So, rather than have modifiers to the roll, instead we turn them into 'advantage points' for the fight. Characters will have a given starting number based on some arcane formula yet to be developed, then every positive modifier and negative penalty in the combat affects this. The pool does not refresh in the fight, but changes to the combat situation can affect it.

So, let's say that Bob, who has the high ground and good cover (among other things) has an advantage pool of 10. He spends 5 points in the fight shooting shit up, but the enemy has advanced up the nearby hill, removing his high ground, so he loses the point for that, taking him down to four.  Bob decides to hold onto his points for the moment. Later a flash fire sweeps through the enemy position, clearing away the scrub brush that made them hard to see, they not only have no cover, but are on open ground now! Bob's points go up to 6! Bob unleashes hell on them before they can move to safer ground. Note that if the enemy retreats from their hill, bob will also get back his high ground point.

Of course, in actual practice, the enemy (NPC's)... that is the GM would have a pool to draw on as well and so penalities are actually applied to that pool, not Bob's. (open ground, etc).  I'd like to keep just a pool for players, as that simplifies things a lot AND keeps the game moving faster, but then requires special rules for PvP or significant badguys who should have their own pools to be a real challenge.  The GM would normally track one pool for all NPC's in the fight.  

One thing I have in mind is this: If the combat pool drops below the inherent pool of the character during the fight, then his inherent pool is reduced for the rest of the game (or in game day?).  

Another thing: Running completely out of points is bad, really bad. Worse than just not having access to advantages. this is the 'overextended' or the suicidal option. Not bad as a fight finisher, but terrible when it's still going on.

So, just what are these 'advantages' used for? I'm glad you asked. Everything. They are used for extra attacks, extra accuracy, extra damage. They are used to avoid the unavoidable (sniper's bullets, artillery shells) at high cost, they are added to defense, used to absorb damage, everything.  

They are used even if the fight hasn't started yet. This is how players avoid being sniped and ambushed when NPC's catch death all around. (well, that and GM's not beign dicks, but that is outside the purview of the game designer).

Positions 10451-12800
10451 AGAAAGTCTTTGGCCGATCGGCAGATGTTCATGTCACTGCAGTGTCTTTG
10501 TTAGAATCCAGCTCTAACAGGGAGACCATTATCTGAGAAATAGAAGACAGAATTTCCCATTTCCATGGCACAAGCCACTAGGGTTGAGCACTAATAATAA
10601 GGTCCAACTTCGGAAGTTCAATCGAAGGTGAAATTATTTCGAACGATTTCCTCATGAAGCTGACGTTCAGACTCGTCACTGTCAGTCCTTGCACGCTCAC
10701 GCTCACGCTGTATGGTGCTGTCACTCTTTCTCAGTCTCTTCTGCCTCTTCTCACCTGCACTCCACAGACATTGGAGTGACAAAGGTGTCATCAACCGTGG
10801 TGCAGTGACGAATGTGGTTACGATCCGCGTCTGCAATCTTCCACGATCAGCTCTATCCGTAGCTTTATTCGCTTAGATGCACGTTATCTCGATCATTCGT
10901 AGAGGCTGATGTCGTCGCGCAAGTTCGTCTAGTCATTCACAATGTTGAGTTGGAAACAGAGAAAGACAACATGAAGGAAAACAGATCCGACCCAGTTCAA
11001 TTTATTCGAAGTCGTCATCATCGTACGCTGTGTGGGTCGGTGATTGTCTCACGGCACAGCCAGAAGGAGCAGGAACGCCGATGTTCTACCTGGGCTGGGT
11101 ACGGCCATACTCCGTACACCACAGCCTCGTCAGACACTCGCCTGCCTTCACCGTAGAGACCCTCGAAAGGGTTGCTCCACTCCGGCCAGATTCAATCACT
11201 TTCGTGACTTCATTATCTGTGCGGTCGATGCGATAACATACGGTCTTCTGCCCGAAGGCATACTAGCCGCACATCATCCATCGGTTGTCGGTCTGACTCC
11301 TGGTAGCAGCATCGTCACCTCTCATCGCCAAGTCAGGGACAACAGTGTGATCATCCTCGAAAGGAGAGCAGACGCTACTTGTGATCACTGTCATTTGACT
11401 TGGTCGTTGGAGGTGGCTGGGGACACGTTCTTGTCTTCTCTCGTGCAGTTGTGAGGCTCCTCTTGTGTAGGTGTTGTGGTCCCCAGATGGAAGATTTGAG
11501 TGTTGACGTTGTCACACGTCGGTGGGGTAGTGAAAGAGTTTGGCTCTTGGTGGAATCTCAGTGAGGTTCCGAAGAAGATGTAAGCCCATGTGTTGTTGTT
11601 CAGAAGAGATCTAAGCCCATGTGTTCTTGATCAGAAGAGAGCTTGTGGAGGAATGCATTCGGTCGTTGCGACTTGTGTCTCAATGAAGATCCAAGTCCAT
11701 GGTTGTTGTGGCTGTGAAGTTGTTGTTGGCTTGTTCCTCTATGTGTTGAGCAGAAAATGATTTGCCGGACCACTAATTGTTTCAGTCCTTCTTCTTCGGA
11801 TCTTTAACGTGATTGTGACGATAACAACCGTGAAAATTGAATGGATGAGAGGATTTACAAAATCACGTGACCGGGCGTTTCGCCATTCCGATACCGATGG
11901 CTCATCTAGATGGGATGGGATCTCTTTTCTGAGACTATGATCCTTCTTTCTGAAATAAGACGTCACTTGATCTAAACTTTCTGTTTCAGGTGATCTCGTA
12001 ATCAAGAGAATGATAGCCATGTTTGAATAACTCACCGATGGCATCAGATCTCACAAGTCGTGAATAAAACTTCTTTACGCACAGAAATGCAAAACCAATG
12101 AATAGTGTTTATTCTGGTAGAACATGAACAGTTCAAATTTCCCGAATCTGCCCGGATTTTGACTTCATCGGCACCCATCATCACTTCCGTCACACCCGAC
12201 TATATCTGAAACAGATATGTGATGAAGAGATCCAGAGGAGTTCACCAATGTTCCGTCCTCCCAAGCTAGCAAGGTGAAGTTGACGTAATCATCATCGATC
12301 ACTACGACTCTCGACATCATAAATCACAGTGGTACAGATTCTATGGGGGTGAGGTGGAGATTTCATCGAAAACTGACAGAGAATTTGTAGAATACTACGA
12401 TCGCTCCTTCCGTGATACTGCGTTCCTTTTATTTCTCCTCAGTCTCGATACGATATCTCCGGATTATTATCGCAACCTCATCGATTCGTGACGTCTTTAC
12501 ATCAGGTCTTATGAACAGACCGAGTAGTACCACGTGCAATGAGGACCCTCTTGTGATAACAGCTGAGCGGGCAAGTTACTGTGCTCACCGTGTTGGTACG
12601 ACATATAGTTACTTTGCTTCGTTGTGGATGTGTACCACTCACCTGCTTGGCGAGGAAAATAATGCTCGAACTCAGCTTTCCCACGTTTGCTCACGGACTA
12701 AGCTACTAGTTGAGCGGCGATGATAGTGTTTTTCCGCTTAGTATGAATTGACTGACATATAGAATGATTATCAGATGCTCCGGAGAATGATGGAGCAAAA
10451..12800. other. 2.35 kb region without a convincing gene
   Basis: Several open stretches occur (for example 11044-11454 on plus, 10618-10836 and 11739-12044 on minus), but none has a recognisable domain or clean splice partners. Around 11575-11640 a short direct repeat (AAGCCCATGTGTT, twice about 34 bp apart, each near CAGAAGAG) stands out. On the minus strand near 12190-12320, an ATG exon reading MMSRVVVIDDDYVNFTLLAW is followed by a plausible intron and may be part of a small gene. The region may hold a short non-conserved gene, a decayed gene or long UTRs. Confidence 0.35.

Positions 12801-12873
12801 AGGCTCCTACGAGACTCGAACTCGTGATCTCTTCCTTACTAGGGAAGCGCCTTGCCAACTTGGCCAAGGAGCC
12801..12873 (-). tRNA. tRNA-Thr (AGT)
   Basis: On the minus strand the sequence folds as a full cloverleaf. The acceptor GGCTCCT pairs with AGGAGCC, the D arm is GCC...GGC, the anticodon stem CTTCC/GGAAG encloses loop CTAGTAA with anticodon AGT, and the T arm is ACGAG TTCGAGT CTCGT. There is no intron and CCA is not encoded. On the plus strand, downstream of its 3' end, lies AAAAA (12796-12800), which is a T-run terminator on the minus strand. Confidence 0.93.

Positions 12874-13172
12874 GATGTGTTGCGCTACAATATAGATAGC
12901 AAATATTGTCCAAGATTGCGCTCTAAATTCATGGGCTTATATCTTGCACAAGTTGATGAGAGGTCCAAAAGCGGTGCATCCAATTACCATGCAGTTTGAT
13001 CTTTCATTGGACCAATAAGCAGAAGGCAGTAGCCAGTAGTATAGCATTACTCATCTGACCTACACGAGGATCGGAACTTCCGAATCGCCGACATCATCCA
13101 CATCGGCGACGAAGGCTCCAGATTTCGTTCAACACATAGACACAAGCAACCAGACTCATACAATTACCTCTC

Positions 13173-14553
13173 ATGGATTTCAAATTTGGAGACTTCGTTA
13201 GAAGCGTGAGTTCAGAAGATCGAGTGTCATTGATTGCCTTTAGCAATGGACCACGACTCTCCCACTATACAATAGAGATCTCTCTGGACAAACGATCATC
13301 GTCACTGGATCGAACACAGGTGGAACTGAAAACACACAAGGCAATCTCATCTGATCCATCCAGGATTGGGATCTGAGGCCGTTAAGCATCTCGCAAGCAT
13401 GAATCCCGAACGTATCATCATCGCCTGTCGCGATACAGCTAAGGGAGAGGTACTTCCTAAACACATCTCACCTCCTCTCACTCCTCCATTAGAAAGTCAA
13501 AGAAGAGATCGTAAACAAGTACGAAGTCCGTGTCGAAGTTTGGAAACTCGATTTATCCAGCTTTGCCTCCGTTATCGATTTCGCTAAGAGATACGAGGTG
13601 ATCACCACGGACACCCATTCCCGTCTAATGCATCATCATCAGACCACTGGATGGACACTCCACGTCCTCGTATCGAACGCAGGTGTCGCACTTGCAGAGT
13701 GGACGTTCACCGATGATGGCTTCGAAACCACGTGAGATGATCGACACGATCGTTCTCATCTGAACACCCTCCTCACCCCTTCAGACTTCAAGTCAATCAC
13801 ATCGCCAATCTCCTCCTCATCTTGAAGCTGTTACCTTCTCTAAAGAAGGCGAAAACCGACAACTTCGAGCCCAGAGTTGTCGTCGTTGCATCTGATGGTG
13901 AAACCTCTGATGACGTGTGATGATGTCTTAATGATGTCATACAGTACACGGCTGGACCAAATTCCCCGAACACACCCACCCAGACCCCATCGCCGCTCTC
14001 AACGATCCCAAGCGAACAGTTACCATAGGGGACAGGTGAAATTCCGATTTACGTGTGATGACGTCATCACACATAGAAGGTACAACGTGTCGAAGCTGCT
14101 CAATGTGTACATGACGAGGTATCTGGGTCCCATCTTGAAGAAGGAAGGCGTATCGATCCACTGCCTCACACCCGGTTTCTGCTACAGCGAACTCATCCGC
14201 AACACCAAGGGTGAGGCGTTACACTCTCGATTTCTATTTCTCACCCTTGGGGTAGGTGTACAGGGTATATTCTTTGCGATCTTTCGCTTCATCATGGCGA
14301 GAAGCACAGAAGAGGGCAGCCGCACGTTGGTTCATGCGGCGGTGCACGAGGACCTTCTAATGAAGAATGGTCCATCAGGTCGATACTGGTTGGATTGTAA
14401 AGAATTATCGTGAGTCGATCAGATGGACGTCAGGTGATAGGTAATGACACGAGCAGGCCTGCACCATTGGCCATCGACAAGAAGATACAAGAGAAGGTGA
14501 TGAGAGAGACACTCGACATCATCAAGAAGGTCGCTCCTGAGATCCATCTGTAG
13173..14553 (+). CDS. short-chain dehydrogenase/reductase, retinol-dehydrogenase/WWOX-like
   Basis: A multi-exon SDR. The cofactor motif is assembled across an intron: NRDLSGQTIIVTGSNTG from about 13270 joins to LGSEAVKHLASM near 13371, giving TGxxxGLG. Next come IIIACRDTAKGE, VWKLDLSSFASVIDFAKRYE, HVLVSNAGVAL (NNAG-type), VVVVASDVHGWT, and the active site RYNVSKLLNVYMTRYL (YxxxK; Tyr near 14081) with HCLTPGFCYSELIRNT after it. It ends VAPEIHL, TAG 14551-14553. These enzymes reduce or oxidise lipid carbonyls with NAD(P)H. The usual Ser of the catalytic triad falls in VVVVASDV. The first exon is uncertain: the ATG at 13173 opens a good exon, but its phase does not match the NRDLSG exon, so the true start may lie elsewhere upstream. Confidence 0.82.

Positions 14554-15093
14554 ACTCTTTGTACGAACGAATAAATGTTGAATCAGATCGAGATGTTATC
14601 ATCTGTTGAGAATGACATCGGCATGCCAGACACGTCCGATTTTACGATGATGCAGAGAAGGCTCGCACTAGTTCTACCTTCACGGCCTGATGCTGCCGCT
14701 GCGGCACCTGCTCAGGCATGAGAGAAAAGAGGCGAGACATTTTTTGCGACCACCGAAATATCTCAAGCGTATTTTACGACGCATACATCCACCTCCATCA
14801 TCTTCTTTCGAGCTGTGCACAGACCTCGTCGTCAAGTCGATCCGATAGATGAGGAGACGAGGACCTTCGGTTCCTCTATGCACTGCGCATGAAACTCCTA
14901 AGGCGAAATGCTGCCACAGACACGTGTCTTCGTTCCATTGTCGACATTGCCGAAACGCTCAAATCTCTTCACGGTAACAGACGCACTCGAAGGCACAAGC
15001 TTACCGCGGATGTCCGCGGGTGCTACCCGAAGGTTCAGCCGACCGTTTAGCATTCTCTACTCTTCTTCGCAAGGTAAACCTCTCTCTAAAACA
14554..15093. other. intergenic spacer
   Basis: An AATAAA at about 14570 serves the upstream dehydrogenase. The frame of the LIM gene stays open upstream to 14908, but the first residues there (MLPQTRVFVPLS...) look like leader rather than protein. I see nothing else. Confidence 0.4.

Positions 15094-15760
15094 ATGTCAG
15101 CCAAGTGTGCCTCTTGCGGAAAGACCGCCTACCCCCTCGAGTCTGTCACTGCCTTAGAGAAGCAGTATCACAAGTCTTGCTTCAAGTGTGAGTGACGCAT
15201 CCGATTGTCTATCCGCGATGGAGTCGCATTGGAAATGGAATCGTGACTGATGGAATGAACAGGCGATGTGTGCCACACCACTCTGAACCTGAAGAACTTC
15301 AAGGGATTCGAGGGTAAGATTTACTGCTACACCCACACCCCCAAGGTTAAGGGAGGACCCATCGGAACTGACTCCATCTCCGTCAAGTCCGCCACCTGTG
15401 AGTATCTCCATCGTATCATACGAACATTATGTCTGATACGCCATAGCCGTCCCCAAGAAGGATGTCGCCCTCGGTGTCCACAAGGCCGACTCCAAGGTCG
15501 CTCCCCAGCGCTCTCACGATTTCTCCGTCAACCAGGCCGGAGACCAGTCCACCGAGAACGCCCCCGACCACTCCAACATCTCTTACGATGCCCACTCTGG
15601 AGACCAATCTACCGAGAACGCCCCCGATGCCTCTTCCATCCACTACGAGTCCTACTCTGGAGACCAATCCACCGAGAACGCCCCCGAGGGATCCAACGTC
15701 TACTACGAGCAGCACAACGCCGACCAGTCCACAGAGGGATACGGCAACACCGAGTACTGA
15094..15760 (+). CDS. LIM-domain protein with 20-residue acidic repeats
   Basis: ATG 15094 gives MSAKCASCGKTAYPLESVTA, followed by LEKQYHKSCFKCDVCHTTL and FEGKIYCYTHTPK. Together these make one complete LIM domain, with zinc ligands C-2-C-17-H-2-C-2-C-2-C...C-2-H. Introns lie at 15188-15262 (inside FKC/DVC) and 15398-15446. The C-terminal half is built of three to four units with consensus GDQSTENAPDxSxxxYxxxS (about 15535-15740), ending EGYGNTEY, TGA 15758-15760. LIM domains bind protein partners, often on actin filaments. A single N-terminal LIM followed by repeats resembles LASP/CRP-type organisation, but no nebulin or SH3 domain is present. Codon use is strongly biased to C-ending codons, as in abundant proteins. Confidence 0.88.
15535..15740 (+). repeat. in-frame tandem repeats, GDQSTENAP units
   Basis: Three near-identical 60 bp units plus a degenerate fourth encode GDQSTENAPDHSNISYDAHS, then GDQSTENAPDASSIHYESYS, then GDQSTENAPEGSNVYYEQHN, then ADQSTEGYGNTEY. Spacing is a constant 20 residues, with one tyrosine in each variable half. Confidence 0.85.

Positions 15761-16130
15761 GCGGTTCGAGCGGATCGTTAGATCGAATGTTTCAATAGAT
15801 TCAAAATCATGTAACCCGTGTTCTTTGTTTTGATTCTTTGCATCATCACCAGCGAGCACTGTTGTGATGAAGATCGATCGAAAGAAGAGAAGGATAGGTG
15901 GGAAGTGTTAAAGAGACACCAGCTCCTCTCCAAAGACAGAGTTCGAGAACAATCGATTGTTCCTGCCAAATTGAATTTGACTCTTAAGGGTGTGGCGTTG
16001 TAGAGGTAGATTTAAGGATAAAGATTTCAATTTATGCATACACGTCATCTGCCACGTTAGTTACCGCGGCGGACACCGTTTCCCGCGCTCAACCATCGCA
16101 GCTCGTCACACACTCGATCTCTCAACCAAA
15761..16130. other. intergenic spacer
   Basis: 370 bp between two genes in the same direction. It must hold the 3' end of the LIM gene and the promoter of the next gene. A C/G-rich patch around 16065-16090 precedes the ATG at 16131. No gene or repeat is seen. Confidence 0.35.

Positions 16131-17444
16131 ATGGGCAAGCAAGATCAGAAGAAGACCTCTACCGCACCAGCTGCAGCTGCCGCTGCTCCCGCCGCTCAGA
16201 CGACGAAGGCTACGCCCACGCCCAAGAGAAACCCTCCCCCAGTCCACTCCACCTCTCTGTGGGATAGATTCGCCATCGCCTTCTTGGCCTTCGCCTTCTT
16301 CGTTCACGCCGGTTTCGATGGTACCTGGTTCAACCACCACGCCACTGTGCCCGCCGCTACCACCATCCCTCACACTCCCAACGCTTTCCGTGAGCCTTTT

This puts a radically different spin on combat than what I illustrated in my earlier posts, but the idea was always there in teh background waiting to fall into place.

What'cha think?
Title: And.... back to skills
Post by: Spike on September 03, 2006, 10:47:49 PM
One thing that has me pondering weighty stuff is my 'skills list'.  I do not feel comfortable attempting to assign a 'points total' for skills developement without knowing what we are looking at.

Specificity is a big issue here.  How fine do I want to draw my lines?

Irony: this is a critical task, yet it is idiot simple; drawing up a list of skills that players will use.  

I know i don't want half a dozen 'gun' skills, or 'hit people skills' and so forth. Yet... is ONE gun skill really all I need? Is it?  What about 'piloting' or 'mechanical stuff' skills?  

I'm really tempted to sort things into 'professional' skills. No one learns to fix a starship engine without learning quite a bit about the various subsystems involved with said engine. Rather than treat these as seperate skills, make one 'starship mechanic' skill, or even just 'mechanic'.  On the other hand, if I reduce them down to far, it becomes a farce.  For ease of creation skills would be grouped according to stats, keeping in mind our intent to give a point break for exceptional stats.  

Again, there could be a mechanical advantage to taking a specialist skill instead.

Lets say that I use a general purpose 'combatives' skill to measure competence in melee combat with any weapon or none.   A player could opt instead to learn fencing which provides the same level of skill with a sword but at a significant point's break.  A competent Combative person is just as capable with a sword as a competent fencer in a fight, but would lose in a contest setting where they were limited to just swords. take the sword away and the fencer is suddenly nearly helpless.

Let's say I have specialist skills penalized by two levels outside of their focus. Let us suggest that 'competent' costs four points and Novice costs one. Competent specialists could cost two points, more than their non-feild level of skill, less than their unfocused skill competetors... does that sound about right?  

My other concern is 'additional benefits' from skills. I like this idea on the face of it, but I worry that it will hamper people from expanding on the basic skill list as needed.  But what do I mean?

Combat skills, for example provide a moral boost to offset combat stress penalties. They would also contribute to a combat 'advantage' pool.   Another skill might offer a 'reputation' at higher levels, or a social advantage.  

A pilot, for example, might also be at an advantage when shopping for a starship, as would a mechanic due to their familiarity with the equipment.